17. China moves forward with COVID-19 vaccine, approving it for use in military Early trial data suggests that vaccine is safe, but efficacy still unclear. Enlarge / Chinese President Xi Jinping learns about the progress on a COVID-19 vaccine during his visit to the Academy of Military Medical Sciences in Beijing on March 2, 2020. Getty | Xinhua News Agency 31 with 28 posters participating China has approved an experimental COVID-19 vaccine for use in its military after early clinical trial data suggested it was safe and spurred immune responses—but before larger trials that will test whether the vaccine can protect against SARS-CoV-2 infections. This marks the first time any country has approved a candidate vaccine for military use. China’s Central Military Commission made the approval June 25, which will last for a year, according to a filing reported by Reuters. The vaccine, developed by biotech company CanSino Biologics and the Chinese military, is a type of viral vector-based vaccine. That means researchers started with a viral vector, in this case a common strain of adenovirus (type-5), which typically causes mild upper respiratory infections. The researchers crippled the virus so that it doesn’t replicate in human cells and cause disease. Then, they engineered the virus to carry a signature feature of SARS-CoV-2—the coronavirus’s infamous spike protein, which juts out from the viral particle and allows the virus to get a hold on human cells. The idea is that, when the harmless vaccine virus is injected into the body, it will essentially present the SARS-CoV-2 spike protein to the immune system, which can then develop anti-SARS-CoV-2 responses. Those include antibodies, which are Y-shaped proteins that surveil the body and detect previously encountered germ invaders by key features. Once a germ is detected, neutralizing antibodies can glom onto the germ and prevent it from sparking an infection. In a Phase 1 safety trial involving 108 people, the vaccine—dubbed Ad5-nCoV—proved safe and was able to spur the production of neutralizing antibodies and other immune responses. However, the study, published in The Lancet, also detected a potential foil for the vaccine candidate: in people who had been infected with Ad5 in their past, the vaccine didn’t generate as strong of a response to SARS-CoV-2’s spike protein. This may be because their immune systems quickly recognized the adenovirus and focused their responses on the viral vector, rather than the nefarious spike. CanSino said it had since completed a larger Phase 2 trial, looking at safety and efficacy, but has yet to release results, according to the South China Morning Post. The paper also noted that CanSino has reached an agreement with the Canadian government to conduct Phase 3 trials there. Those trials will look at efficacy and potential side effects in an even larger group of people. In the meantime, CanSino declined to say if members of the Chinese military would be required to receive the experimental vaccine or if it would be optional, according to Reuters. According to the latest tally by the World Health Organization, there are 17 COVID-19 vaccine candidates in clinical trials and 132 others in pre-clinical development. Many vaccines are being developed in China, but with the now-limited spread of the coronavirus there, researchers are working to conduct vaccine trials elsewhere, in areas still seeing heavy transmission. China moves forward with COVID-19 vaccine, approving it for use in military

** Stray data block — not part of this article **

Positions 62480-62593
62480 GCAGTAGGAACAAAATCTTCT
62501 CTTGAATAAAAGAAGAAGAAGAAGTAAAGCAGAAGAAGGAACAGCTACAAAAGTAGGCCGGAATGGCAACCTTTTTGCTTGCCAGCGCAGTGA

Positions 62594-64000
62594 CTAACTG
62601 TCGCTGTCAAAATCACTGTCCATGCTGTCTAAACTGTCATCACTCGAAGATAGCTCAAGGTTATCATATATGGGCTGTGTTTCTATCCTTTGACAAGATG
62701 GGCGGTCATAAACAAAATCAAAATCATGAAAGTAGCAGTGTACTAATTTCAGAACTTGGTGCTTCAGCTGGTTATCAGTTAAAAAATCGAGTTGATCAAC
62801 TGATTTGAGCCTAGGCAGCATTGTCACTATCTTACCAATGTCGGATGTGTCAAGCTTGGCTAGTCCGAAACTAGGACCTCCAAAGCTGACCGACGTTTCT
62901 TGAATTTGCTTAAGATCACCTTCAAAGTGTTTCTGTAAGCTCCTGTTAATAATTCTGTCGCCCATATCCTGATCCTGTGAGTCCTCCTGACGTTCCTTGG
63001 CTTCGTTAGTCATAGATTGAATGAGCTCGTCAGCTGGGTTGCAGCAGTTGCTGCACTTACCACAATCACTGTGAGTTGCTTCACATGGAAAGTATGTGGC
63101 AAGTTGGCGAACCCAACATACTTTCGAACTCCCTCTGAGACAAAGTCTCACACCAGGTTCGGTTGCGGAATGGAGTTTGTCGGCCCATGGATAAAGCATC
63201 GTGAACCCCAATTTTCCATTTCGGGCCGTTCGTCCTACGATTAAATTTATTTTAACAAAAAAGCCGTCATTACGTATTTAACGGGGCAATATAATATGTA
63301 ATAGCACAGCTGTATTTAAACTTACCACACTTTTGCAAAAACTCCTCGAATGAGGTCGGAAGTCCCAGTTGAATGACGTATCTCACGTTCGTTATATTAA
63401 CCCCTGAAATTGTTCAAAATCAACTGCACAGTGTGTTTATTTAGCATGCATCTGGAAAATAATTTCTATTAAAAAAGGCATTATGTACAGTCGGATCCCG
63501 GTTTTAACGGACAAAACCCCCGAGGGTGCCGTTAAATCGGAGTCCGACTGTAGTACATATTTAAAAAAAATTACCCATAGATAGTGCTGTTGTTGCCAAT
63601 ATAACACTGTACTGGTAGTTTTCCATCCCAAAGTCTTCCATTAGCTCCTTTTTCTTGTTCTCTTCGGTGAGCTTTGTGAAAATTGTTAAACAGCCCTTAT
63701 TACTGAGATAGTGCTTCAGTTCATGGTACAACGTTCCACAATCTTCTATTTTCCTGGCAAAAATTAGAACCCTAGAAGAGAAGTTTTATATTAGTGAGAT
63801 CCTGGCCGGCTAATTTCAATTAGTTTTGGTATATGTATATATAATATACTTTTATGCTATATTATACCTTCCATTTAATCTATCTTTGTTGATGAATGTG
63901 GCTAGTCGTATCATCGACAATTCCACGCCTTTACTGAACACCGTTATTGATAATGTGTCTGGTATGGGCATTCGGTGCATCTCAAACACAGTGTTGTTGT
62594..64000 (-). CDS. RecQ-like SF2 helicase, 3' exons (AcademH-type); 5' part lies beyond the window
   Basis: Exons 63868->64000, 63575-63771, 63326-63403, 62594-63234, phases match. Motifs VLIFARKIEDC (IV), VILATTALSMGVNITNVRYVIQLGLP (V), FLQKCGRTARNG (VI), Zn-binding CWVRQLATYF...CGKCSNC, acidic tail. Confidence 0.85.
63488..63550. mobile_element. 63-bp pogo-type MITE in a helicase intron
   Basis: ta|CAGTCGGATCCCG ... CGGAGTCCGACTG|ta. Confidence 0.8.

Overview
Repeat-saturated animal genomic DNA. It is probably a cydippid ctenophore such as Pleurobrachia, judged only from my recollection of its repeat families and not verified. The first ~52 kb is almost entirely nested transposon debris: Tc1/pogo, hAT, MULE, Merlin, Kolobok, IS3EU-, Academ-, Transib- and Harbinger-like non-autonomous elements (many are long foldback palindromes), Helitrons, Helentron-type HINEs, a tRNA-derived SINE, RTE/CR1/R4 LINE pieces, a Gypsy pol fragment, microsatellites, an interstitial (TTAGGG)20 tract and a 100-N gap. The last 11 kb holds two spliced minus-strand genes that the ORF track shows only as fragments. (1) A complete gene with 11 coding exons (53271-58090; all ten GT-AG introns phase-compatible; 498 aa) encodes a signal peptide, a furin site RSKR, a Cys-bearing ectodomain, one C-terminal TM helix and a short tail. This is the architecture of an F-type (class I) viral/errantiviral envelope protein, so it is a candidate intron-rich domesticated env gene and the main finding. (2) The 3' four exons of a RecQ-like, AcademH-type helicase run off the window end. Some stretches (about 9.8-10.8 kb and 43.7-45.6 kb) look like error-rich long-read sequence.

18. (Reuters) - China unveiled draft guidelines on Tuesday seeking to limit the scope of mobile apps’ collection of personal data in the latest attempt to curb the sprawling technology sector. The set of draft rules published by the Cyberspace Administration of China covers 38 types of apps from online shopping and instant messaging to ride-hailing and bike sharing. China has increased scrutiny of its technology sector in recent weeks, last month drafting anti-monopoly rules for tech firms. It has also expressed concerns about data protection and consumer rights, while authorities have on a number of occasions ordered apps to be suspended for mishandling user information. “In recent years, mobile internet applications have been widely used and have played an important role in promoting economic and social development and serving people’s livelihoods,” the cyber administration said in a statement. “At the same time, it is common for apps to collect ... personal information beyond their scope, and users cannot install and use them if they refuse to agree.” For ride-hailing apps, the draft rules regard a user’s phone number, or other personal identity information, as well as their location and destination, as falling within the scope of required information. Online payment apps, meanwhile, need the registered user’s phone number or other ID information, as well as the bank card numbers of both payer and payee, according to the draft rules, which are open to public feedback until Dec. 16. Source